More than six months after a 45-foot sinkhole swallowed eight classic cars at the National Corvette Museum in Bowling Green, the museum’s board of directors has decided the fate of the hole and the Corvettes that were rescued from its depths.
Earlier this summer, board members had strongly considered leaving part of the sinkhole intact and making it part of the museum experience. But the estimated costs associated climbed to over a million dollars.
On Saturday morning, as thousands of Corvette fans buzzed around the museum, the board decided the sinkhole would be completely filled in a project set to begin this November.
“We really wanted to preserve a portion of the hole so that guests for years to come could see a little bit of what it was like, but after receiving more detailed pricing, the cost outweighs the benefit,” the museum’s executive director, Wendell Strode said in a written statement.
One game and WKU's quarterback is already in the Conference USA record books.
Brandon Doughty threw a school record six touchdown passes Friday night leading the Hilltoppers football team to a 59-31 win over Bowling Green State in the season opener. The six touchdowns tied a Conference USA record and his 569 total passing yards was 23 short of the conference record.
“I’ll be honest I didn’t really notice it until the fourth quarter," Doughty said of his performance. "They were trying to tell me and I just didn’t even want to know. I wanted to stay locked in and didn’t want to get too high on it. I just tried to play my game and was in a really good rhythm early."
The victory was the first for WKU's Jeff Brohm as a collegiate head coach. WKU has now won three straight home openers.
Although he denies any wrongdoing, Mitch McConnell’s campaign manager Jesse Benton will resign from the campaign, effective Saturday.
Several media outlets have reported on questions surrounding Benton's involvement in an alleged political payoff from two years ago involving former Iowa Republican State Sen. Kent Sorenson. Sorensen pleaded guilty this week to concealing payments from Congressman Ron Paul’s campaign. Investigators contend Sorenson was paid to switch his 2012 presidential endorsement.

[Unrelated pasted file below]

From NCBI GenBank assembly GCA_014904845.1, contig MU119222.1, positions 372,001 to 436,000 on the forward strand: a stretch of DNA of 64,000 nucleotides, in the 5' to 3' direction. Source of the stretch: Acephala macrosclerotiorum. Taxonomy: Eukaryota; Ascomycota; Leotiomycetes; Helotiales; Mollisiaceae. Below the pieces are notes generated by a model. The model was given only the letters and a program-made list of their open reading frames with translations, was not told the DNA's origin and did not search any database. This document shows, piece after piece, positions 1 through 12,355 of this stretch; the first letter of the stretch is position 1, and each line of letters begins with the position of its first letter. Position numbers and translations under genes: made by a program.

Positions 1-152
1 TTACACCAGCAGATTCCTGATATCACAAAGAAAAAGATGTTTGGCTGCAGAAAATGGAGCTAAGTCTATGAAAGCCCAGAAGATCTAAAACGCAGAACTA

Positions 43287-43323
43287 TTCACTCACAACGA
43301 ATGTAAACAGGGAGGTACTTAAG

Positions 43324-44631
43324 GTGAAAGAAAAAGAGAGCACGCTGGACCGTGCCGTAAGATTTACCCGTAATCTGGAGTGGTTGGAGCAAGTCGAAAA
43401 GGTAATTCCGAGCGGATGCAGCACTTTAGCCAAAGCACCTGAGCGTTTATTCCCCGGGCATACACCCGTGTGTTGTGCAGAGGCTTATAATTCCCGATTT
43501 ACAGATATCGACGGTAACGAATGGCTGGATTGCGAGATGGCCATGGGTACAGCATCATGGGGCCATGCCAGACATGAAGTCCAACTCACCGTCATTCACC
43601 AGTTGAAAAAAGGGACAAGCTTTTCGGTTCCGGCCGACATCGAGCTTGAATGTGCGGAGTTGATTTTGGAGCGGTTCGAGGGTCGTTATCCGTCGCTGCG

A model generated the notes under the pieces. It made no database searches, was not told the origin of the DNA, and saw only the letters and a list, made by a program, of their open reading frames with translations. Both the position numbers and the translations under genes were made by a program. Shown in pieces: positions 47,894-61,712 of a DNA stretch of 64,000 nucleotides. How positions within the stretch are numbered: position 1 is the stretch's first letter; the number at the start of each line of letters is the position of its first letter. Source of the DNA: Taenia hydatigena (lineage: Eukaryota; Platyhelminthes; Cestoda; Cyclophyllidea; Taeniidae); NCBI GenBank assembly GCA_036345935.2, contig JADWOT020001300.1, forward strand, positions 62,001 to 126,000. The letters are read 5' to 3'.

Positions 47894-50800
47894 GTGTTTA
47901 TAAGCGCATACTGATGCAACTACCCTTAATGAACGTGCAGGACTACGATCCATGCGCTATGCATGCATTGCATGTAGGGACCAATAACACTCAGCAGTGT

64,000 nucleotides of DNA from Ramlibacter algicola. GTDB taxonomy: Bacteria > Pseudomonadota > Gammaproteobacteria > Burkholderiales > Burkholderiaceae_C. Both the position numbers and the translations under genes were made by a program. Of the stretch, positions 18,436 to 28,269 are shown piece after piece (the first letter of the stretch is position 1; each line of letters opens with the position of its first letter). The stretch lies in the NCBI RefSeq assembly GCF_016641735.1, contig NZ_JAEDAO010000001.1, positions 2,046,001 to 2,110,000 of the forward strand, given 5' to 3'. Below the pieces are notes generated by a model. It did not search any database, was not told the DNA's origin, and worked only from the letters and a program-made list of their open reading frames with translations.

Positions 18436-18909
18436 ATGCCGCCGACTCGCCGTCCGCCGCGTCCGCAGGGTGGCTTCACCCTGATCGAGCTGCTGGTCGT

Benton, at that time, was Paul’s political director. Benton calls reports that he knew of the alleged payoff “inaccurate and unsubstantiated.”
But in an e-mail Friday afternoon Benton writes. “I cannot, and will not, allow any possibility that my circumstances will affect the voters’ ability to hear [Mitch McConnell’s] message and assess his record."
An attempt at mediation between state lawmakers and a Louisville mental health nonprofit over its bankruptcy has yielded little progress. Earlier this month, member of Seven Counties Services and a handful of state lawmakers met to discuss what, if any, deal could be reached over the nonprofit’s bankruptcy filing.
Under state law, Seven Counties is required to pay a larger share into its employees’ pensions than other types of pensions. The rising costs of those contributions, it claims, forced it into bankruptcy, and a federal judge ruled that it would not have to pay for its unfunded pension liabilities, estimated at about $90 million.
Greenville State Rep. Brent Yonts is part of an ad-hoc group of lawmakers trying to reach a deal Seven Counties.
“They at that moment in time did not come to the table with anything to offer,” said Yonts. “And I explained my viewpoint that in order to resolve this issue in the context of the bankruptcy, there had to be something that was negotiable other than saying ‘we can’t do anything.’”